“I think the only reason I even go that route is because I’m aware of so much underage drinking and other Greek life traditions that go on that are much worse,” she said.

The member said she found the punishment to be “pretty extreme” based on the incident.

But that member also said she’s had her own issues with Pi Phi: she felt ostracized by members due to a disciplinary issue this year.

“I’ve seriously never been treated so horribly in my life before, and by a group of people supposed to be my friends,” she said. “That was all super surprising and over something that just got totally blown out of proportion.”

The member said she thinks Pi Phi leadership places stricter controls on member conduct compared to other sororities—and that leaders apply rules arbitrarily.

“At one point, [leadership] had a meeting with us where they said we were gossiping too much and to stop talking,” the member said. “I was like, that’s weird, because the person telling me that is someone who I’ve heard talking about me.”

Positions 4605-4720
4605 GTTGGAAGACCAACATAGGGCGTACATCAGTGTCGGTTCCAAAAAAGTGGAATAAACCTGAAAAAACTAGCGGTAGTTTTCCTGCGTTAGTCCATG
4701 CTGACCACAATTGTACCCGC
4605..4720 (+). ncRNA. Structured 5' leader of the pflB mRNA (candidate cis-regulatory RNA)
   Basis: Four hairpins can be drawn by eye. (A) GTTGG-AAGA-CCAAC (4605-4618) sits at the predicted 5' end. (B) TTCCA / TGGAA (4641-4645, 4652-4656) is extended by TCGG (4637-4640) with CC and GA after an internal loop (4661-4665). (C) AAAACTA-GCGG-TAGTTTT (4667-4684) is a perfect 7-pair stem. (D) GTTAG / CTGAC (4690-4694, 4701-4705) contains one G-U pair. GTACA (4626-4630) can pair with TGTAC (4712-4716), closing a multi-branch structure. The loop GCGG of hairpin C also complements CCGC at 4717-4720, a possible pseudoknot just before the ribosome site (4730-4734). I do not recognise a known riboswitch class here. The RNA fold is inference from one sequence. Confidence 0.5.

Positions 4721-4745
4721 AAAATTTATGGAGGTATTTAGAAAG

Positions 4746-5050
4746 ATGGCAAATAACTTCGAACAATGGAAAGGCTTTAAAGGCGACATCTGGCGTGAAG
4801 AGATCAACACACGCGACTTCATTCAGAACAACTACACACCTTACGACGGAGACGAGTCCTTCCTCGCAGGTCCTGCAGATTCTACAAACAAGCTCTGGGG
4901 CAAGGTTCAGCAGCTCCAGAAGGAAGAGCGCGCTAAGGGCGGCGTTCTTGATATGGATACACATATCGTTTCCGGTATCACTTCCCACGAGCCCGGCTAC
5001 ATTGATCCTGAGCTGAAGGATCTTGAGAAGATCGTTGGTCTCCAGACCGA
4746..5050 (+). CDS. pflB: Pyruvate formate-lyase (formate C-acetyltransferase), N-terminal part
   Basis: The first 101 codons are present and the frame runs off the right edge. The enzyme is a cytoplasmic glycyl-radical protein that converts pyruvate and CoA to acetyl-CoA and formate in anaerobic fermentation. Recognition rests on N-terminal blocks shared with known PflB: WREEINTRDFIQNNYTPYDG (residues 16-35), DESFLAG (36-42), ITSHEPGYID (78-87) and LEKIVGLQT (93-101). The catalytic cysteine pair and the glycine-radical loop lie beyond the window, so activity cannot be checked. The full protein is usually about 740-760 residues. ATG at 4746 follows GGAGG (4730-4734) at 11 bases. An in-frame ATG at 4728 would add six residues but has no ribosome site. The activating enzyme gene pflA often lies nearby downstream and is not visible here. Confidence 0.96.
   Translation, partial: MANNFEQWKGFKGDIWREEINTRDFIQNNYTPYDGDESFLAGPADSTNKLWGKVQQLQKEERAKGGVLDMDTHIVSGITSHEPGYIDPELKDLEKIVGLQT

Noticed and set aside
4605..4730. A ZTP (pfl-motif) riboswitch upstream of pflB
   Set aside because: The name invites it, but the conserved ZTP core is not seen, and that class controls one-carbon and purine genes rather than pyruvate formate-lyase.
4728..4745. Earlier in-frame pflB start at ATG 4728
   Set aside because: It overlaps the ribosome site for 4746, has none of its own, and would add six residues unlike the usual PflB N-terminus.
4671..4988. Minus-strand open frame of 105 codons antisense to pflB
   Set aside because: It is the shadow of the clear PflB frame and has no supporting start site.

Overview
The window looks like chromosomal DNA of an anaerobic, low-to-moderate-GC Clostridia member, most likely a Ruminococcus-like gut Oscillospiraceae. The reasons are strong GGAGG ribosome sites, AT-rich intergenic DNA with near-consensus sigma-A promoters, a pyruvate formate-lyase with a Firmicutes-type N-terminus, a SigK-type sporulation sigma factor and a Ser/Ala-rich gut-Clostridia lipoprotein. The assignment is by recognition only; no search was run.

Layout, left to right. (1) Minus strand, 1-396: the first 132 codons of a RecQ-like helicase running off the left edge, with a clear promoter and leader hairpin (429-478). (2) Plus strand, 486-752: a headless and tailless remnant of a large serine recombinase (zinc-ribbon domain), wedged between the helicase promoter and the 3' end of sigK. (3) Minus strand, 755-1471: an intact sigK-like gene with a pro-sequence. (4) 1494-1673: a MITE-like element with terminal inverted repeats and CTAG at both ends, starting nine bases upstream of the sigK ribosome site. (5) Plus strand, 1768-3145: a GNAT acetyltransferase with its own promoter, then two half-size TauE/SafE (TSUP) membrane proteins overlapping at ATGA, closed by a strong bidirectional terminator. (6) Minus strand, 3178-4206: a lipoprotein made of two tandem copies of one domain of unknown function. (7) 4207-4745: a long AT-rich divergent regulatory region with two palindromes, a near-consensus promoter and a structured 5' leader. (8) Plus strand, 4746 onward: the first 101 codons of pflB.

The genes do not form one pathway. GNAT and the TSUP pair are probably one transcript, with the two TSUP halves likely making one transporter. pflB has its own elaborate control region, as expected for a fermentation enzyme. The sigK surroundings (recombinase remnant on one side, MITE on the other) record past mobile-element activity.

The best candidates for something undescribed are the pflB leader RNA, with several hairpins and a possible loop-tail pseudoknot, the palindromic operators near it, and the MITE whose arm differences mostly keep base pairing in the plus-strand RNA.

Meanwhile, a former member with knowledge of the incident, who requested anonymity due to fear of social consequences, said Welsh’s “sram” was just following a tradition that had lasted at least a decade when they asked her to chug the Ice. But she acknowledged that older members should have asked the first-years more questions about what they were comfortable with.

“If she did feel coerced, I feel really bad about that,” the former member said.

Rumors have circulated that a former member involved in the incident, who previously worked in Lexington, was asked to leave her job after the video circulated. But that member said she left on her own terms, due to the fallout of the incident.

“This has taken over my life for the last six weeks,” she said.

Jury and other members were spotted wearing hats emblazoned with “cease and desist” on April 1. In a GroupMe correspondence with current members, Jury vowed that the sorority will survive next year.
“I will burn this school to the ground before we get kicked off,” she wrote on March 31.